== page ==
So what was it like in 1969?

Turn the clock back and remember. Richard Nixon moved into the White House in late January. His Vice President, Spiro Agnew, would leave the office five years later in disgrace, the only VP in history to resign in the wake of criminal charges. Vietnam was in full swing with dying American boys a constant barrage on the nighttime news. That July, Neil Armstrong walked on the moon and in August, 400,000 young people gathered at the Woodstock festival in upstate, NY.

I stood at the intersection of intelligence and boredom, and rebellion blossomed like Mount St. Helens. The parental units were trying to apply 1950’s attitudes to a 1960s teen. You might as well try to fight fire with gasoline. It just made matters worse. I can see today with the eyes of an adult the whole situation unfolded exactly like it was supposed to.

I was just trying to fit in, something kids have been trying to do since Cain threw a rock at his brother. Frankly, I didn’t handle it much better than Cain did. I would act without considering outcome — never a good course of action.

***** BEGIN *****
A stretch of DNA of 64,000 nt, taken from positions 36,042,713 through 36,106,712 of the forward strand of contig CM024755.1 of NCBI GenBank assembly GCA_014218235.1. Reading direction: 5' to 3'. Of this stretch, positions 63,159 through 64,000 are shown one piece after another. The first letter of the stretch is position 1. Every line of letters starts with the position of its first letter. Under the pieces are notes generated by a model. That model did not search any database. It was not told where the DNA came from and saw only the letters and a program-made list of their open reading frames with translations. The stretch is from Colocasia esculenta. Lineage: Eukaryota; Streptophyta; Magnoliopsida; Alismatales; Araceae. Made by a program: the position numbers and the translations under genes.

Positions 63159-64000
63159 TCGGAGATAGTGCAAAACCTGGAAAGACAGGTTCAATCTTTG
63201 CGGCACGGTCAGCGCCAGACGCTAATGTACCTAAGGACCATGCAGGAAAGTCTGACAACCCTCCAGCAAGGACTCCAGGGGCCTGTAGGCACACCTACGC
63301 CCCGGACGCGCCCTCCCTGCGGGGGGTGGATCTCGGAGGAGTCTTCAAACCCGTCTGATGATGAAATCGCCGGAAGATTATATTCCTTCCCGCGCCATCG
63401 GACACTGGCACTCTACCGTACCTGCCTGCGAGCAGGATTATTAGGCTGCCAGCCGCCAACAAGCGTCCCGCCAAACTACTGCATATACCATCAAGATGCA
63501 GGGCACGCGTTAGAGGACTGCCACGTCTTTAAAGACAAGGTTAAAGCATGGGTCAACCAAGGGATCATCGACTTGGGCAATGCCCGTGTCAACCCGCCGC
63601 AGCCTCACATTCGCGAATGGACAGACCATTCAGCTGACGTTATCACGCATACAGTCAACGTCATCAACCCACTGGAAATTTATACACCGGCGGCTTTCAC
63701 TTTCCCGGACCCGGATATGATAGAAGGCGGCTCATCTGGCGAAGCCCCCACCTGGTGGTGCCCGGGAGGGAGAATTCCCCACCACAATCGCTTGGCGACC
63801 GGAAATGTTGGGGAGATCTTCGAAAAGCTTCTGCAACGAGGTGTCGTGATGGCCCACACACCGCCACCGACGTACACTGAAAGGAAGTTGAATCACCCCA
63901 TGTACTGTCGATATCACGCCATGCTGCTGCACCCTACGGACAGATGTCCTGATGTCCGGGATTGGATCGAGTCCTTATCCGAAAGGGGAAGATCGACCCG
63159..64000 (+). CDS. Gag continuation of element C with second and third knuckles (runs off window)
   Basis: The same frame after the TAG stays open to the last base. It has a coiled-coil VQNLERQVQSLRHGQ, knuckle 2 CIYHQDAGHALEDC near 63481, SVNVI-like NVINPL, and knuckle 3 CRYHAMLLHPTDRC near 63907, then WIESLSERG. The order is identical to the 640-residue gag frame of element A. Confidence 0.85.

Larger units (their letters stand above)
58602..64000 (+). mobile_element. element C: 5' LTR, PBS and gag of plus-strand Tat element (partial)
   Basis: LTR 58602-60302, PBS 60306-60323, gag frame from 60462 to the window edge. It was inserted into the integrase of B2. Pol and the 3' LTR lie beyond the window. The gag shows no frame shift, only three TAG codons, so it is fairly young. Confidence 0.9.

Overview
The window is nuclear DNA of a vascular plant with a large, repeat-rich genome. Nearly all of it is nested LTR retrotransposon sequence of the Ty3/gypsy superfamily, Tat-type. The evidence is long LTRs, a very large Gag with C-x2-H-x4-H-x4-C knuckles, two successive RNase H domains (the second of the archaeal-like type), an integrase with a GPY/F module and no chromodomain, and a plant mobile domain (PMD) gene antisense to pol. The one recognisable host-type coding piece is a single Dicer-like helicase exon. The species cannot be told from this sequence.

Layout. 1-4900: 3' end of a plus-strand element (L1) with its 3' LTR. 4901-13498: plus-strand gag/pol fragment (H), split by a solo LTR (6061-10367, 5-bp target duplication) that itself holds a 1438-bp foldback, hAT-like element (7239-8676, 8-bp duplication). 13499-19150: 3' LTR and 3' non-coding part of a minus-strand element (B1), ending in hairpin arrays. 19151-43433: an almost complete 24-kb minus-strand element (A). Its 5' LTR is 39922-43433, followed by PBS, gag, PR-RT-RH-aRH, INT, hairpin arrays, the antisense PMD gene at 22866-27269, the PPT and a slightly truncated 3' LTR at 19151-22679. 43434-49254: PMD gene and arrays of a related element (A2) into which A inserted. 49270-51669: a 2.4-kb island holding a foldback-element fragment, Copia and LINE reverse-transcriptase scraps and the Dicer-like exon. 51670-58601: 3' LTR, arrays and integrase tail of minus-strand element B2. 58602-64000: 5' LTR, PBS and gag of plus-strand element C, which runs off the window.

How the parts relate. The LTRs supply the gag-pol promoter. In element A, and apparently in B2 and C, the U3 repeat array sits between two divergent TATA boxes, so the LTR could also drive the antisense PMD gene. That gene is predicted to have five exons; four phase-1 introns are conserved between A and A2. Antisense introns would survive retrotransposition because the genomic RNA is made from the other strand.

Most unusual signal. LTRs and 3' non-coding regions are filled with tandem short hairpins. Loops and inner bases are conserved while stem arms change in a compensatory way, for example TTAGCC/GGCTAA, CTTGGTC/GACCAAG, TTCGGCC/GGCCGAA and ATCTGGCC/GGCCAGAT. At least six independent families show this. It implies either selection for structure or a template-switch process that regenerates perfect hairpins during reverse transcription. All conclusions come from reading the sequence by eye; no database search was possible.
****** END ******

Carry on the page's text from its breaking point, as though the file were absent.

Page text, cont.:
Myrtle BeachThat Woodstock lifestyle appealed to me. I threw in with the hippies. The music was better than the jocks and the expectations certainly were much lower. I never made it to my Sophomore year in high school. I was too busy tuning in and turning on.

My parents didn’t know how to be parents and I didn’t know how to be a son. I didn’t know how to love or receive love. Maybe I thought the Woodstock Nation would be a good place to learn. Maybe I was wrong.

The fall of ’69 would be my last one in the same home with mom and dad for many years. I never considered the ramifications of that decision either.

Before I knew it 1970 was here and I was a victim of self-will run riot. But that’s another story.

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Cat Stevens elegantly and movingly explains the essential dynamic of every father/son relationship, in his song Father and Son: